When I walk into a store, I walk directly towards the dresses. A few years ago, I decided to grow my dress collection, at least larger than the two dresses I owned at the time. I love the way I feel when I’m wearing a dress and I wanted to secure that feeling every time I got ready.
|Shopping for dresses. Photos taken in fitting rooms.|
Since committing to purchasing more dresses, and hence restricting my fashion choices, I’ve become a more efficient shopper. I buy dresses that flatter and items that complement dresses. So, when I enter a store, I rarely feel overwhelmed by the explosion of choice.
|Explosion of choice in a typical off-price store.|
I’ve been reading by Sheena Iyengar and the book has provided a new frame for thinking about my shopping. Iyengar says that “choosing is a creative process, one through which we construct our environment, our lives, ourselves,” and she goes further saying that with “…more and more choice, we’re likely to end up with a lot of combinations that don’t do much for us…”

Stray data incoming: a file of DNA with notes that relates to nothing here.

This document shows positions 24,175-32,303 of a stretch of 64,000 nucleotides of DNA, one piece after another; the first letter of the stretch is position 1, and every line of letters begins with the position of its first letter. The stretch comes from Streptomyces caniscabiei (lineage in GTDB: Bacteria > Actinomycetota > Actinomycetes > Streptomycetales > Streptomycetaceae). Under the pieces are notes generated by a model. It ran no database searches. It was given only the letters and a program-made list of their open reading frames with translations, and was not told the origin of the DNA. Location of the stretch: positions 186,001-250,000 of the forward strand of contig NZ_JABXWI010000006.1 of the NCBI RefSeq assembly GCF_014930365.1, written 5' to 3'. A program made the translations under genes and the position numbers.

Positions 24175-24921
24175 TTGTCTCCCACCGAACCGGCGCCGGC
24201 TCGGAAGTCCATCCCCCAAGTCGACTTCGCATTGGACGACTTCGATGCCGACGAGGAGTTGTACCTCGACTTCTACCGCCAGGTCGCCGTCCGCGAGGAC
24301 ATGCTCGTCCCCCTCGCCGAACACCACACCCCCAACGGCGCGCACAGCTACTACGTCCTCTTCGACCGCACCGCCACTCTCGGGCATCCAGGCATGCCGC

For me, restricting my fashion choices largely to dresses has made me more creative with my style. Do check out how I style and restyle my dresses for every occasion.
I also find the following questions as raised by (adapted from Sterling’s ) crucial when considering adding a new item to my wardrobe:
Is it beautiful—something you’re proud of displaying?
Is it emotionally important to you—help you establish who you are or who you want to be?
Is it useful—and something you currently (or definitely will) use?
How do you approach shopping and your fashion choices?